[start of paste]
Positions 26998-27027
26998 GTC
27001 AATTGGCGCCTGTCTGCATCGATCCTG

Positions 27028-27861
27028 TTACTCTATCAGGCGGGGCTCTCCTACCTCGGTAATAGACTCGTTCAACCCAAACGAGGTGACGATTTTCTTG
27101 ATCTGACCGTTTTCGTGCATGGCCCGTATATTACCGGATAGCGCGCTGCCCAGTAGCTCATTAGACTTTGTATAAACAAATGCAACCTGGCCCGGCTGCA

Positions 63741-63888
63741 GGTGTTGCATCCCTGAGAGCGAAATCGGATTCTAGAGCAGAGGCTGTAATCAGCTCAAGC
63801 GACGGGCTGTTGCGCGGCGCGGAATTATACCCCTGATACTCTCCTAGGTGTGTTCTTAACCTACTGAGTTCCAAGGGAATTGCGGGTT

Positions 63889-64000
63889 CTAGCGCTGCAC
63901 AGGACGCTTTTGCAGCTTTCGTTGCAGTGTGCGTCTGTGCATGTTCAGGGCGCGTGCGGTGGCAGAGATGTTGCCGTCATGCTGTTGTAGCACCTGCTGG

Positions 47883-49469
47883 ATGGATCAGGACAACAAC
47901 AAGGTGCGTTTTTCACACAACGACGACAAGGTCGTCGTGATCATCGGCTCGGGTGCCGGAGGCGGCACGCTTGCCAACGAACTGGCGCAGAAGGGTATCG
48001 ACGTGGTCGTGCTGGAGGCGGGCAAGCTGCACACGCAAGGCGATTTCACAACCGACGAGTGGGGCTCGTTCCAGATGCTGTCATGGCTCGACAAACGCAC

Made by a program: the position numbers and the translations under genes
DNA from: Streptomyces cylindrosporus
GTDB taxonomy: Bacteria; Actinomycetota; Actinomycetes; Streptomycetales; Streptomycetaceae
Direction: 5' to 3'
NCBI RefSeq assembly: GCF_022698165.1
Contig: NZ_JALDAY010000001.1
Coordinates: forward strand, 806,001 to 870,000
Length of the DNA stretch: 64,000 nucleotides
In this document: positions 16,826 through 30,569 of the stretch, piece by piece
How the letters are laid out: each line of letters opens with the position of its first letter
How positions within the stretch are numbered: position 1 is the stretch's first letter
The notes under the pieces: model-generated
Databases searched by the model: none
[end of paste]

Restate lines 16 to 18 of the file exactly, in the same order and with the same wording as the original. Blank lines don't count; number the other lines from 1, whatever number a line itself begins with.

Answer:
48001 ACGTGGTCGTGCTGGAGGCGGGCAAGCTGCACACGCAAGGCGATTTCACAACCGACGAGTGGGGCTCGTTCCAGATGCTGTCATGGCTCGACAAACGCAC

Made by a program: the position numbers and the translations under genes
DNA from: Streptomyces cylindrosporus